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This Wikipedia article indicates that he was executed because the ruler wanted to strengthen his grip on power:

According to the official account of the Mughal Empire, written 107 years later by Ghulam Husain of Lucknow in 1782,

Tegh Bahadur, the eighth successor of (Guru) Nanak became a man of authority with a large number of followers. (In fact) several thousand persons used to accompany him as he moved from place to place. His contemporary Hafiz Adam, a faqir belonging to the group of Shaikh Ahmad Sirhindi's followers, had also come to have a large number of murids and followers. Both these men (Guru Tegh Bahadur and Hafiz Adam) used to move about in the Punjab, adopting a habit of coercion and extortion. Tegh Bahadur used to collect money from Hindus and Hafiz Adam from Muslims. The royal waqia navis (news reporter and intelligence agent) wrote to the Emperor Alamgir [Aurangzeb] of their manner of activity, added that if their authority increased they could become even refractory. — Ghulam Husain, Mughal Empire records

Tegh Bahadur, according to Mughal Empire records, was collecting money from Hindus (which is kind of treasonous at that time).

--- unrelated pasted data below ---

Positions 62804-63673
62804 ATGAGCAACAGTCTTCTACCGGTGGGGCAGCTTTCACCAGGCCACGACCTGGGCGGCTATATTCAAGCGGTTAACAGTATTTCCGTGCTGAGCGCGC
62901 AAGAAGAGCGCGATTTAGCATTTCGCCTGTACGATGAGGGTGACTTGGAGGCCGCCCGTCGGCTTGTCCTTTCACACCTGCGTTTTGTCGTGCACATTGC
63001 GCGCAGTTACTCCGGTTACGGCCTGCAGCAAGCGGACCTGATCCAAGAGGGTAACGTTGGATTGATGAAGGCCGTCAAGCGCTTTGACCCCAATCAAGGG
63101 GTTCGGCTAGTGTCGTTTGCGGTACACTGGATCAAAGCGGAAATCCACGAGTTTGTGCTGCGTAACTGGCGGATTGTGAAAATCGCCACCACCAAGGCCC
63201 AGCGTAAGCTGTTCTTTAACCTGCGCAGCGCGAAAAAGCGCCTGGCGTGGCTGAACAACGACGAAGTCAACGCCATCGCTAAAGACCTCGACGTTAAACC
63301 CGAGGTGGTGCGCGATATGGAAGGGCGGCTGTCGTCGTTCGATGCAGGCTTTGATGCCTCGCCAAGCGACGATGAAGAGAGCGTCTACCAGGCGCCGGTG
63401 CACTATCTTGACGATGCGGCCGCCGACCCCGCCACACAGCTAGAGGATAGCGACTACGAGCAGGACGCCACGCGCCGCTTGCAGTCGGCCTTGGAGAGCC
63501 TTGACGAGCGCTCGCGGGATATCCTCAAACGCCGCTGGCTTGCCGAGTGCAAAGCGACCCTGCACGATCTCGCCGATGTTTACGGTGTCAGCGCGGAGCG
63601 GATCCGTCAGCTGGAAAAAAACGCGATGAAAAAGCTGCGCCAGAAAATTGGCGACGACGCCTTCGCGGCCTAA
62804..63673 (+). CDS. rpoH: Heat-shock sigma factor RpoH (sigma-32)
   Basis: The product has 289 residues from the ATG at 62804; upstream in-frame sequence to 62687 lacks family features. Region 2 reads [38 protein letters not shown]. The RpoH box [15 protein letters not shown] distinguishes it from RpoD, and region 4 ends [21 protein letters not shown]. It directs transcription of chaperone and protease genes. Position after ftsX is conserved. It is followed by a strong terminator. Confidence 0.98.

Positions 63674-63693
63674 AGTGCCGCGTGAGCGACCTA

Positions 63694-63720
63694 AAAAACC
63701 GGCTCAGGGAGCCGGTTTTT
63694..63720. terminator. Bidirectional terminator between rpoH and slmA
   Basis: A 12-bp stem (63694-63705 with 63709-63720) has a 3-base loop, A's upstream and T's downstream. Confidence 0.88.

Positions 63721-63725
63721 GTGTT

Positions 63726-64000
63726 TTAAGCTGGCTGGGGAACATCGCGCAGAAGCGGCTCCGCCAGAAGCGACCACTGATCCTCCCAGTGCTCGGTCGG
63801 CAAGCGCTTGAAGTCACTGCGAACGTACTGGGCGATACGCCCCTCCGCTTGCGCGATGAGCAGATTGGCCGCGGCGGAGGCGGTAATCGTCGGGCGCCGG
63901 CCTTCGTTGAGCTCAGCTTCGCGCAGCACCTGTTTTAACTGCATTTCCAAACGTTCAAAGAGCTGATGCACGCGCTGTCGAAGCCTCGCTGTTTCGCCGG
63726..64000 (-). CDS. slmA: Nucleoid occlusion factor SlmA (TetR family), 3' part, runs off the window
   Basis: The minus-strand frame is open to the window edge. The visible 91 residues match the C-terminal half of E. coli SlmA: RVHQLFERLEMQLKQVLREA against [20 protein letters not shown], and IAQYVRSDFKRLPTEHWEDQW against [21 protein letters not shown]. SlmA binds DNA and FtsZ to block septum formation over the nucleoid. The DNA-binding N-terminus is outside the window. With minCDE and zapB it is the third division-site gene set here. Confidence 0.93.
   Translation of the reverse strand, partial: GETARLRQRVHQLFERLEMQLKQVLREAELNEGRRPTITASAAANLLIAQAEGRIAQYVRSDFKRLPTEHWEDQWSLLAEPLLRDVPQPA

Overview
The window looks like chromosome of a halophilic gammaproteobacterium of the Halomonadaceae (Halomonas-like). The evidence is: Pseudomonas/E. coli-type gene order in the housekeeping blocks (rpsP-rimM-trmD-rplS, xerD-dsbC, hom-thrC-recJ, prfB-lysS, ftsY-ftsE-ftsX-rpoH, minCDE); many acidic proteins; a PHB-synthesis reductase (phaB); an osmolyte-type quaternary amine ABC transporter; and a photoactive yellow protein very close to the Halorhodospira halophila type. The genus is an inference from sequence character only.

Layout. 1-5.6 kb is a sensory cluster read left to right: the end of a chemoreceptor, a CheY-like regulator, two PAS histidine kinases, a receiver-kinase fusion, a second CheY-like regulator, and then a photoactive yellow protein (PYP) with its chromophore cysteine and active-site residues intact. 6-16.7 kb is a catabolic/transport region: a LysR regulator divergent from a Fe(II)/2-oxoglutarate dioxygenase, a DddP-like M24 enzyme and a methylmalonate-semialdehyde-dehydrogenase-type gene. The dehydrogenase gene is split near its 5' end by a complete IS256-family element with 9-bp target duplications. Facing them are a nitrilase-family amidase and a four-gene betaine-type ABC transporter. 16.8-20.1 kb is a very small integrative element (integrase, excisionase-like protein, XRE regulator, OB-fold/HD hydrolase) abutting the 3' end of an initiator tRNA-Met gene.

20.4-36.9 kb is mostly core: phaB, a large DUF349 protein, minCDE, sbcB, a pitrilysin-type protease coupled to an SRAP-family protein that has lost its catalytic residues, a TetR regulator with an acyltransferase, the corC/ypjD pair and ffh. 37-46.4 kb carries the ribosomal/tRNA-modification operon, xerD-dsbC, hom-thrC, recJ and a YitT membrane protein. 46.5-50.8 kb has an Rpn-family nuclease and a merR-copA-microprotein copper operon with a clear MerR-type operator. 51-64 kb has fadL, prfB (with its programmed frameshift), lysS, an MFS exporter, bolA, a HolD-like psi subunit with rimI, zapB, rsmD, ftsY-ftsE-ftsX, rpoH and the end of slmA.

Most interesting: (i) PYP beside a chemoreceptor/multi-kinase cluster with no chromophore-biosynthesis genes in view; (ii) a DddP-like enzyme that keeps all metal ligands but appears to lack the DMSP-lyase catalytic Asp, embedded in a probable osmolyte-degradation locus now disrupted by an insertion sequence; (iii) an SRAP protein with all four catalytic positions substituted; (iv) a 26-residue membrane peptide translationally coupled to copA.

This book states he was killed because he didn't convert to Islam.

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Why was he killed?

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    I'm not an expert on Indian history, but given that one source appears to be (near?) contemporaneous records, and the other a "collection of traditional stories", I know which account I'd give more weight to. – T.E.D. Nov 1 '16 at 18:20
  • @T.E.D. His execution day (presumed/claimed) is celebrated as a holiday in some parts of India. Most Indian Hindus and Sikhs (around 80% of Indians are Hindus) seem to accept the second claim. – Sakib Arifin Nov 1 '16 at 18:37
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Ghulam Hussain was very much biased towards his own religion and sect (I forget if he was Shia or Sunni) You can find this reference made by company official who translated his book Siar-al-mukhatarin to English. As per all existing historical records Aurangzeb was a bigoted ruler and wanted to convert whole of India to Islam by force (others were successful using peace or by Sufi movement). His policies made many Rajput states from Rajasthan, Sikhs in Punjab and Maratha in Deccan rise in rebellion. So its fair to assume that he punished Teg Bahadur for rising against him and after capture asked him to convert.

It is to be noted that he presented similar choice to captured Maratha King Sambhaji down in Deccan (read : History of Marattha by John Duff)

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